The Resiliency of the Nats

Where was the first stumbling block for the Nats? Was it on Opening Day when Michael Morse and Drew Storen didn’t take the field? Was it when Brad Lidge and Henry Rodriguez stumbled so badly the Nats had to turn to Tyler Clippard to close out games? Was it when Ryan Zimmerman hit the DL and then struggled to hit when he came off of it? Was it when Jayson Werth cracked his wrist attempting to make a sliding grab against the Phillies? Was it the showdown series against the Dodgers, Yankees, or Marlins that ended in sweeps? Was it the game where Wilson Ramos hit a homerun, tore his ACL, and the Nats blew a six run lead on a Joey Votto walk-off grand-slam? Or was it the horrific nine run blown lead suffered one week ago at the hands of the Braves? 

There have been a lot of moments in 2012 that could have sent the Nats reeling, but none of them have. Without their clean-up hitter and closer the Nats started the season 14-4 behind a historically impressive start by their pitching staff. They then went into LA for a showdown series against the Dodgers and promptly got swept in three close games. One being a blown save by Henry Rodriguez that led to a walk-off homer by Matt Kemp in the bottom of the 10th inning. After that sweep the Nats went 6-4 in their next ten including a two-run walk-off homer by Ian Desmond that ended the Nats five game slide and gave them a one run victory over the Diamondbacks. 

On May 6 the Nats lost Jayson Werth to a wrist injury as he was in the midst of a bounce back year. After losing a player and a team leader like Werth the Nats had another opportunity to crumble, and even worse was the fact that Ryan Zimmerman was currently on the DL. Instead the Nats bowed their necks and endured going 5-5 over the next ten games, and although the Nats got Zimmerman back on May 8 he wasn’t himself. Between May 8 and June 23 Zimmerman hit .216/.270/.290. While waiting and hoping for their best player to become himself again the Nats went 23-17.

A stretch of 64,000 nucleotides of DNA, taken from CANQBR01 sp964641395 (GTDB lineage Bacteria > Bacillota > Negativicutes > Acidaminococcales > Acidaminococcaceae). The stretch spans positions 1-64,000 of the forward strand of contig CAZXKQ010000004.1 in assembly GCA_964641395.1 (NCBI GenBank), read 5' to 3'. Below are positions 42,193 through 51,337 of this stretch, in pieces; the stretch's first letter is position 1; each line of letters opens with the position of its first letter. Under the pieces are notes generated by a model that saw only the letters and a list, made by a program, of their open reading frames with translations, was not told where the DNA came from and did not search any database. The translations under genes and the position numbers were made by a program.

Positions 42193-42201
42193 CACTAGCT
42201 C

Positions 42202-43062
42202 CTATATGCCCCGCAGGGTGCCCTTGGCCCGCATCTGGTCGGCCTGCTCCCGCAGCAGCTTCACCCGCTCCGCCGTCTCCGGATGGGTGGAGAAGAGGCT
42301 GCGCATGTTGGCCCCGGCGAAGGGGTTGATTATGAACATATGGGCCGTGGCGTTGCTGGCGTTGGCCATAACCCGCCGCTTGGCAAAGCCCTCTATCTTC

In the midst of that stretch the Nats were swept by the Marlins on May 28-30 and the Yankees on June 15-17. To some those series were signs that the Nats weren’t ready to play with the real contenders, but after each sweep the Nats went 8-2 and 5-5. After every obstacle the Nats have gotten up and dusted themselves off and gotten right back in the ring, and sometimes they have been better for it.

Last Friday night the Nats blew the biggest lead in franchise history in route to losing 11-10 to the Braves in extra innings. It is never easy when a team blows a 9-0 lead, but the Nats viewed it as only one last and moved on. After losing the first game of a double header 4-0 and having their lead in the NL East shrunk to 2.5 the mood of the fan base reached its lowest of the season, but the players didn’t share that mood, and since that point the Nats haven’t lost a game. 

This Nats team has had many opportunities to give up on itself. To give up on what to this point has been a magical season, but they haven’t, and the reason might be as simple as the talent on the field. With a five man rotation as good as the Nationals have it is hard for long losing streaks to continue, and easy for long winning streaks to build. The Nats have suffered only two losing streaks of four games or longer while they have had five such winning streaks. This is what winning teams do. They limit losing streaks and build winning streaks.

The Nats have also been helped by players like Steve Lombardozzi (.260/.307/.332) and Roger Bernadina (.289/.370/.388) who, while not being great, have given the Nats a soft place to land while waiting for starting position players to heal. This type of talent of the bench is key for winning teams as injuries are going to happen and the drop off from a starter to a replacement player can be cushioned by a good bench. Both Bernadina and Lombardozzi deserve credit for the roles they have played on this team this season.

The resiliency of the Nats may have less to do with a strong spirit than it does with a mighty pitching staff and a deep roster, but there have been many times a team of lesser men would have panicked. It could be as simple as the Nats having faith in their talents and knowing how good they could be while realizing that a baseball season is a long season and one loss or even a bad stretch of losses won’t break a season. The Nats have endured a lot this season, and there will be other test as the last third of the season winds down, but if the Nats have passed the test they already have there is no reason to doubt that they can pass whatever ones lay ahead.   

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